Cell towers and sight lines

September 24, 2018

People come to Santa Fe for its beauty. So what a surprise to find that city leaders apparently don’t mind if this beauty is spoiled by strange towers that have recently sprung up in highly visible parts of south Santa Fe.

Outside one of the biggest windows in the Genoveva Chavez Community Center, one of the premier fitness facilities in the state, there now stands a menacing tower for swimmers to contemplate. With its strange scuba-like tanks and protruding hoses and cables, it looks like some slender armless robot from the Terminator movies, or perhaps some experimental Nazi-era rocket.

Meanwhile, perhaps a quarter-mile away, rising above the fairgrounds, there is now another bizarre tower. This one is even taller, perhaps taller than the Chavez Center. It is perhaps 10- to 15-feet wide, supported by a lattice-work of heavy steel beams. The upper half is surrounded by three tall rectangular panels featuring a mosaic of large gray and tan squares. It is in plain view of the rodeo grandstand and mars the horizon from several surrounding neighborhoods. It towers over the Arroyo Chamiso Trail, inviting passersby to consider how we are all destined to live in adobe houses in the sky — or something.

Presumably, these towers are related to cellular or radio communications. While it is hard to argue with the need for improved cellular and radio communications, do we really need to put towers in such highly visible locations? Must they really be so ugly? In some cities, such towers are disguised as flag poles or even trees. In an artistic town like Santa Fe, who knows what creative disguises the community might be able to come up with.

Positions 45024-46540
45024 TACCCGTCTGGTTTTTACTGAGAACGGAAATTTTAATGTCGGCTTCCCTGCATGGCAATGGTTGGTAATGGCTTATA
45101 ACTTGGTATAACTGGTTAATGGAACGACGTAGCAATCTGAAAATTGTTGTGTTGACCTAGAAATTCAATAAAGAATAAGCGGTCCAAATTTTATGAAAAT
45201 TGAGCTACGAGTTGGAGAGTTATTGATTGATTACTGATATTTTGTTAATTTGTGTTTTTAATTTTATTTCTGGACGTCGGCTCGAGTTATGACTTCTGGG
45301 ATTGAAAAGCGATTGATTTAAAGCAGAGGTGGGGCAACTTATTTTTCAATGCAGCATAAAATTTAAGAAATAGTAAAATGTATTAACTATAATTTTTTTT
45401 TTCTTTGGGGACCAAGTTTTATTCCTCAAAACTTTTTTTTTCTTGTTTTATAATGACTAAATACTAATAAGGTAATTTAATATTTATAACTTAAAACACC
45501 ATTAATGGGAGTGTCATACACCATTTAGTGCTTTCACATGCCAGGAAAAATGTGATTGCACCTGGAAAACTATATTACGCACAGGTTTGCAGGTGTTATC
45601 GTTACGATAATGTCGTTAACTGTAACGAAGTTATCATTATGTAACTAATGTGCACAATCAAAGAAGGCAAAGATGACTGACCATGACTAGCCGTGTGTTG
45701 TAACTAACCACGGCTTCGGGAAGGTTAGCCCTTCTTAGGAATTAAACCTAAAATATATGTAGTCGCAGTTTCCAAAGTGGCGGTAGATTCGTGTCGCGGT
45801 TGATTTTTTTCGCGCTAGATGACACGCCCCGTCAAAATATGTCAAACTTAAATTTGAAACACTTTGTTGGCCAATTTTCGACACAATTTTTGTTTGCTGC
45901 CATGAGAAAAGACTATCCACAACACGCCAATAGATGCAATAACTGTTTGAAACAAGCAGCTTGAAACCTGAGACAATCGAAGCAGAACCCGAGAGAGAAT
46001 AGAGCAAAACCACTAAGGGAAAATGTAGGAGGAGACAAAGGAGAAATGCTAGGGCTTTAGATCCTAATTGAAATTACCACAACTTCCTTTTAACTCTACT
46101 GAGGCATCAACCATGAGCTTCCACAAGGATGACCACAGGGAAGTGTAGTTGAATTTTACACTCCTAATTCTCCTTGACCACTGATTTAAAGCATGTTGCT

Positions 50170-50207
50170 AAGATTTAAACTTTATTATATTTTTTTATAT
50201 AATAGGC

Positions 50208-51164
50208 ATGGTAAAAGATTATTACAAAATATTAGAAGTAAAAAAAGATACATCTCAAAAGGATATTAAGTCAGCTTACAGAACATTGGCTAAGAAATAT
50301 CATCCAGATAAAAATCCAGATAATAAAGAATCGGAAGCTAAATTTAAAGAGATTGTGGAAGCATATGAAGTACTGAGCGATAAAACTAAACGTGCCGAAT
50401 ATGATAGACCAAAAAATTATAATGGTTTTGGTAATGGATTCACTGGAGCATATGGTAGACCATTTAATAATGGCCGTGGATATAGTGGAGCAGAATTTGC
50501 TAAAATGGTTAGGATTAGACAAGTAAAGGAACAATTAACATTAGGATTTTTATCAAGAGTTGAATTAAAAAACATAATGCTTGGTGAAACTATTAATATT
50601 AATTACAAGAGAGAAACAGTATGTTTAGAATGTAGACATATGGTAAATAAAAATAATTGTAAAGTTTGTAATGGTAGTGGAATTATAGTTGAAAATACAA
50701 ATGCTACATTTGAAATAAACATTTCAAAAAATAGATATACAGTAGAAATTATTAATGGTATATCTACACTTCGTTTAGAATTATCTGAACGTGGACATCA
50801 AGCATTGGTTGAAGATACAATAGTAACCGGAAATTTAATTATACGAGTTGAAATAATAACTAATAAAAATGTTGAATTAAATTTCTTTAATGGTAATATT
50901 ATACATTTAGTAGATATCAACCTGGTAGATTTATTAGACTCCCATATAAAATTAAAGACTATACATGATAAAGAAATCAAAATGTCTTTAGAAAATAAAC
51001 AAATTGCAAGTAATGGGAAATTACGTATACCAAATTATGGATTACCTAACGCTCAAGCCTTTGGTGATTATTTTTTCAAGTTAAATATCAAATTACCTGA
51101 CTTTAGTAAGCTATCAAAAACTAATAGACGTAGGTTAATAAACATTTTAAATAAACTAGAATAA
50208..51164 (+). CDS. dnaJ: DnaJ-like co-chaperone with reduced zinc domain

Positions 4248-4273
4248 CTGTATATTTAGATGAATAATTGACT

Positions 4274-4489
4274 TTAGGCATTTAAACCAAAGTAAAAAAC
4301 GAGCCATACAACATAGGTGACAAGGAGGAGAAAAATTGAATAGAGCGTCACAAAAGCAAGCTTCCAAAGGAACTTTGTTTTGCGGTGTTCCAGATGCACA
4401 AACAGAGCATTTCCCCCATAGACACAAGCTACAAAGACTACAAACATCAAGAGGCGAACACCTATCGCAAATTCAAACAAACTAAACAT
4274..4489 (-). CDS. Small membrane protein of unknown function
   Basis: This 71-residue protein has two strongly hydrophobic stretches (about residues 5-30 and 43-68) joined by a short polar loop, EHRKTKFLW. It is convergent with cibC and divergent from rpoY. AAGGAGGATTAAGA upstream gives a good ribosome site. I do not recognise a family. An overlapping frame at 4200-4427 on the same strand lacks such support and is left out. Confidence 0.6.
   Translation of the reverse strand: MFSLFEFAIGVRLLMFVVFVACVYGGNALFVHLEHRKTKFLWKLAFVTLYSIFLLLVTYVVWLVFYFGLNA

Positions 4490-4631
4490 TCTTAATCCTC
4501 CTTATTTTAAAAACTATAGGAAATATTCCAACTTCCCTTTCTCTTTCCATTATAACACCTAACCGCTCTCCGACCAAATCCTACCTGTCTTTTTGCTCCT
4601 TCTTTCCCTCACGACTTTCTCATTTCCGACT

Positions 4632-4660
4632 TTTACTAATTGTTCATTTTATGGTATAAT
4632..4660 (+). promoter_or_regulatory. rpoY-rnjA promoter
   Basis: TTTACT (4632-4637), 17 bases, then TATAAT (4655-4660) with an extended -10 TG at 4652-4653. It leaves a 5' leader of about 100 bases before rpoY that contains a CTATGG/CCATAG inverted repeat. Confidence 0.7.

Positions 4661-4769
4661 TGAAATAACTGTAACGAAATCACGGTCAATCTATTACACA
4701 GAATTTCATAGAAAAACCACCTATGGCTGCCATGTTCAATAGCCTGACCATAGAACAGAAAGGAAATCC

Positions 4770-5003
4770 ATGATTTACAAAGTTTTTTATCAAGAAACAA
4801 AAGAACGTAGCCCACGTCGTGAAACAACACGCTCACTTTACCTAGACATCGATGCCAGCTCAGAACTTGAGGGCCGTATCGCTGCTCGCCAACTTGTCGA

If the gray and tan panels on the fairground tower are meant to be camouflage, they fail miserably. Perhaps they should be blue to match the sky? Or perhaps we should forget camouflage and try to put the panels to some good use, like advertising upcoming events at the fairground. Changing the panels to LED screens would allow for a rotating series of messages.

Of course, if the tower is going to double as a billboard, it might be better to move it closer to Rodeo Road. This might make more sense. Why should walkers, joggers and bicyclist trying to enjoy a little of Santa Fe’s natural beauty be accosted with an ugly tower? It is mostly the people driving in their cars who are using cellular and radio communications, so it makes some sense to force drivers to look at the towers we are erecting for their benefit.

These towers are symptomatic of a bigger problem, which is the failure to value the beauty of Santa Fe. This is especially noticeable along the Arroyo Chamiso Trail, where a fire station encroaches within a dozen feet of the trail, where an old wooden fence separating the trail from a large retailer is constantly in a state of disrepair, where trash cans along the trail have no lids and trash frequently blows onto the trail or into the arroyo.

Santa Fe may be the City Different, but it won’t stay that way if we don’t show more respect for what’s left of its natural beauty.

Dan Frazier is a small business owner who often uses the Arroyo Chamiso Trail to get to the Genoveva Chavez Community Center.

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